What should CFOs focus on in 2018?

AI-enabled finance applications will report exceptions as they occur, learn from them, and then make recommendations to resolve similar issues in the future—eliminating delays and speeding up the process

Updated: May 16, 2018 03:13:36 PM UTC

Pradeep Agarwal is the Senior Sales Director-ERP at Oracle India

Image: Shutterstock

In today’s evolving digital world, CFOs are clear that corporate finance has to keep up with the constant transformations around them. Alterations in consumer technologies, new regulations, and an influx of millennials into the workforce are forcing enterprises to adapt. Organisations that fail to keep up with these rapid changes will run the risk of becoming extinct.

During conversations with customers, partners, researchers and subject-matter experts, there are five things that have emerged as key focus areas for global CFOs in the present year.

1. Start building tomorrow’s finance, today
Emerging technologies—such as artificial intelligence, machine learning, blockchain, IoT and more—are poised to revolutionize work practices. Technology has become all-pervasive in our daily lives, especially with digital natives who were born in the Internet era. We ask questions to Siri or Alexa, and the more we use them, the smarter they get - this is where finance is heading.

Even if you’re not going to be doing anything in particular around AI or machine learning in the next year, you should be planning for it—because your competitors already are. Deloitte forecasts that businesses are likely to double their use of machine learning technology by the end of this year.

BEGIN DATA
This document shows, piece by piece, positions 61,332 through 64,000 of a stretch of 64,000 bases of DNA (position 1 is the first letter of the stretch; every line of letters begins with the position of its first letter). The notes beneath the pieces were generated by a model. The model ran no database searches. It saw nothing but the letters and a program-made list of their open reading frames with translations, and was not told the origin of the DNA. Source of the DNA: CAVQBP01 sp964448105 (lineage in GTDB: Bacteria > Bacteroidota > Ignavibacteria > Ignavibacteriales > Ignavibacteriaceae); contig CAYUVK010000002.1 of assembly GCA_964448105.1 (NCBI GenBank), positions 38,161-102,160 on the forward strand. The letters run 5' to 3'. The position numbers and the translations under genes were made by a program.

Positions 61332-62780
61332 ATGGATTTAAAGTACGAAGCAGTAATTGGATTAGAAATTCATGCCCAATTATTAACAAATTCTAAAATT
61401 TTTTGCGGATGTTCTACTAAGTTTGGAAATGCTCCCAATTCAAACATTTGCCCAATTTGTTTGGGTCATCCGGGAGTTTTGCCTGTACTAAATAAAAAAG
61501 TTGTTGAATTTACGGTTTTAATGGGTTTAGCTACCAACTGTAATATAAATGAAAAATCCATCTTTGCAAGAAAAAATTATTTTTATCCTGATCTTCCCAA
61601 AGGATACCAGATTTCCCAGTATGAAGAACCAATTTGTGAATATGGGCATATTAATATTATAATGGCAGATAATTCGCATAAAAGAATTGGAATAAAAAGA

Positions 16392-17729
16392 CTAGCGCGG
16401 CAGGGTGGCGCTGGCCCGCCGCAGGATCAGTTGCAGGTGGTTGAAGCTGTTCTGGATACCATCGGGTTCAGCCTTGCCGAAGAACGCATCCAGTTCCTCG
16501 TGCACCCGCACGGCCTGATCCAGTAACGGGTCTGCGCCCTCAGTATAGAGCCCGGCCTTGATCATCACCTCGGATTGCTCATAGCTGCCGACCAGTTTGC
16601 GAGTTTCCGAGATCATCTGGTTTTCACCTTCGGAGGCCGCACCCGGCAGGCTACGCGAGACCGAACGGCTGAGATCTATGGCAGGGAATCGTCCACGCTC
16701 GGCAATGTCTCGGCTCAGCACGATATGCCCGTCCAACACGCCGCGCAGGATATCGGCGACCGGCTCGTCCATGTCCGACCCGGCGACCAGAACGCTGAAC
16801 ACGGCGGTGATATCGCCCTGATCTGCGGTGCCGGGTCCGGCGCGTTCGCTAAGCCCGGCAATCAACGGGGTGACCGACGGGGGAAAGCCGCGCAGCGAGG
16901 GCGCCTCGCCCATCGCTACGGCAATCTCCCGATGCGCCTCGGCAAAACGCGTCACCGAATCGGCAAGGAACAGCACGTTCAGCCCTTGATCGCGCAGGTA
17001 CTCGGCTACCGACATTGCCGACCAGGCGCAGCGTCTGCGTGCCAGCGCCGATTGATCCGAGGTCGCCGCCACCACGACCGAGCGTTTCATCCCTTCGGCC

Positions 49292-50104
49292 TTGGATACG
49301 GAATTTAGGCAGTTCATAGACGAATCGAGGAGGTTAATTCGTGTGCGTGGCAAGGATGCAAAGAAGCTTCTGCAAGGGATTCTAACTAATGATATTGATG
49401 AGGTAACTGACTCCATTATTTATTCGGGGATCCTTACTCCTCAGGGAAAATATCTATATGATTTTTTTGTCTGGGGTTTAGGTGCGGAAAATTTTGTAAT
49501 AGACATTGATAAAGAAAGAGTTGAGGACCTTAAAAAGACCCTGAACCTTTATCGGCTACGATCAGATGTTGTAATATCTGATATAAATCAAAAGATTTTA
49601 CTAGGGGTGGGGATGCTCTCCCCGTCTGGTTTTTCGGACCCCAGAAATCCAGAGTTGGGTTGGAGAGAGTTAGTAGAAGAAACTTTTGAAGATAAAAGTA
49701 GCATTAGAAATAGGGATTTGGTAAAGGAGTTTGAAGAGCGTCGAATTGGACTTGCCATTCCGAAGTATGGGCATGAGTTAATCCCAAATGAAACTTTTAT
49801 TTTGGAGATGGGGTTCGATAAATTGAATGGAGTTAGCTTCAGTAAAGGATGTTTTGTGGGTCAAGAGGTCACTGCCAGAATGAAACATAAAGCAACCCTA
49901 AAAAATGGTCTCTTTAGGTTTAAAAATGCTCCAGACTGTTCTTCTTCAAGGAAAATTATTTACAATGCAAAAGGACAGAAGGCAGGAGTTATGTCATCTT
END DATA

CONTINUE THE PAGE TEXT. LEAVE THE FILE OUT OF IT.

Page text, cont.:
Tomorrow’s finance function will achieve higher levels of automation using these emerging technologies—for example, using intelligent process automation to perform most of the manual tasks. AI-enabled finance applications will report exceptions as they occur, learn from those exceptions, and then make recommendations to resolve similar issues in the future—eliminating delays and speeding up the process.

The goal is not to replace finance-related tasks with emerging technologies. The goal is to offload the tasks that they spend too much time on. Finance professionals have excellent analytical and critical thinking skills, and every CFO could benefit from putting those skills to better use.

CFOs must also consider the implications of blockchain, both for its potential to disintermediate certain transactional processes and to reduce costs. And they can optimize their supply chains using IoT, augmented reality and embedded AI processes like automated demand sensing.

All of these emerging technologies are enabled by the cloud, because the cloud provides the sheer scalability of computing power necessary. If the pace of change forced you to look at replacing your on-premises ERP systems last year, the pressure will only become greater in 2018.

2. Deliver meaningful insights & a single-source of truth
The average business is doubling the amount of data it manages every year. Yet even with reams of data, organisations are often still in the dark. The goal of finance technology projects should be to turn a flood of information and reports into meaningful insights—to board members, senior executives, and other stakeholders.